We’ll go ahead and bullet point the information you should have for clarity.
All of the information you have to provide is fairly standard for setting up any business type of account, so you shouldn’t have any issues with actually opening your seller account.
When you complete the process, you are given access to a platform called Amazon Seller Central. For informational purposes, we’ll break down Amazon Seller Central into its core components and explain what it does for sellers.
Amazon Seller Central is essentially your eCommerce hub for selling on Amazon. It allows you to manage all aspects of the selling process. They even have tutorials on how to sell on Amazon and a fees calculator to help you see what you’ll be paying for selling your products.
The main benefit of the platform is that you can set up your sales pages, adjust product listings, descriptions, rules, prices, and anything else related to the actual products you sell. It also assists with order processing. From here you can add and edit products as you like, adjust, improve, or remove listings and keep track of all your orders.
Additionally, there are brand services. To access these services, you have to be a registered brand on Amazon. To do this, you must apply to the Amazon Brand Registry, which requires more paperwork.
What you’ll need:
This can be a time-consuming process, even if you have all your paperwork together. Amazon has a brand approval process that can take between 1 and 30 days to complete.
Why is this important? Recognized brands get a number of advantages. They get customized product pages with their brand logos attached, higher brand recognition through the seller platform, and a branded storefront. This level of recognition is invaluable to growing both your sales and your web presence. It guarantees that your brand name and logo will be seen by more people as they browse and buy products on Amazon.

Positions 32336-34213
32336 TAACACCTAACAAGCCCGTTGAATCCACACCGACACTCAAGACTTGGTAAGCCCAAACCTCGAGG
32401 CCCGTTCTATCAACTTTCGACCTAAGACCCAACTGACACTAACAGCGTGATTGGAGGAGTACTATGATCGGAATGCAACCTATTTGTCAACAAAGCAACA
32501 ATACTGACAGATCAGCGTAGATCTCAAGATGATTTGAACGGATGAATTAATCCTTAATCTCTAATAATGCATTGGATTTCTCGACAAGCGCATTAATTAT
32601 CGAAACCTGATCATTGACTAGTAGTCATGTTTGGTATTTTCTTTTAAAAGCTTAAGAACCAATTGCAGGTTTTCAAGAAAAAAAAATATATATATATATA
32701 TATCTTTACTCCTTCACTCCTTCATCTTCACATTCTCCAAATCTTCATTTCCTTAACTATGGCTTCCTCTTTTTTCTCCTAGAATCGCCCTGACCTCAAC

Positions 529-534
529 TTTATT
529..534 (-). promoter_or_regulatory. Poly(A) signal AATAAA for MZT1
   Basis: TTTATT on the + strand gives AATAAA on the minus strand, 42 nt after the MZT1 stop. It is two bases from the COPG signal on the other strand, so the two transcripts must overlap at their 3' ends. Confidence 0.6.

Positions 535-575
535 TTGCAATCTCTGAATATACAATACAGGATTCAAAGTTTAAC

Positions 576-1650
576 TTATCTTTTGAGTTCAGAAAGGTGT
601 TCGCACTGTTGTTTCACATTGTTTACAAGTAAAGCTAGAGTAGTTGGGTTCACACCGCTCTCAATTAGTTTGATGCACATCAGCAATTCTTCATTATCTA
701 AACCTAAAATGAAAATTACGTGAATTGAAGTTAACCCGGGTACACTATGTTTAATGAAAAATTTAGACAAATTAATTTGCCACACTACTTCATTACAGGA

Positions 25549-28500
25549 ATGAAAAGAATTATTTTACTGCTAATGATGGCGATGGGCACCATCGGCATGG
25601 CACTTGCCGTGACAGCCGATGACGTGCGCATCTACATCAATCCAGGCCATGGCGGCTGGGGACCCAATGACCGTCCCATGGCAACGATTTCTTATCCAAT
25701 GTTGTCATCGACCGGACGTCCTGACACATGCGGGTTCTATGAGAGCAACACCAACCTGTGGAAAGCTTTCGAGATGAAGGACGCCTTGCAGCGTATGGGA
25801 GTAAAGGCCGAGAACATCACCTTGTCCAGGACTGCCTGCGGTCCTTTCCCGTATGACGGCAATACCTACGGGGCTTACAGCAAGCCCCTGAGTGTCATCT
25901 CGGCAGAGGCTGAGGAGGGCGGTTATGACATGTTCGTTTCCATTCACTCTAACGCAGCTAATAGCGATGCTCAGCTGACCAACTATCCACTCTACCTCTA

Setting up your Amazon Seller Central can be done manually or you can pay for a service through Amazon to have it done for you.
The last official step before you begin selling is the creation of your actual store on Amazon. This is fairly straightforward and is done through templates. Once you select your brand name and click create store, you’ll be directed to add your brand name and logo and select a pre-built template for your store.
There are a few different options, but select the one that presents your products in the way you want them seen and displays your brand in a way that is visible and identifiable. This comes down to personal taste but is an important part of the store setup process.
From there you move on to the inventory setup process where you can add products to your store. This can be done one at a time or all at once by uploading the products to your store. You can follow the instructions through Amazon’s helpful product upload guide to get the gist of how to do it.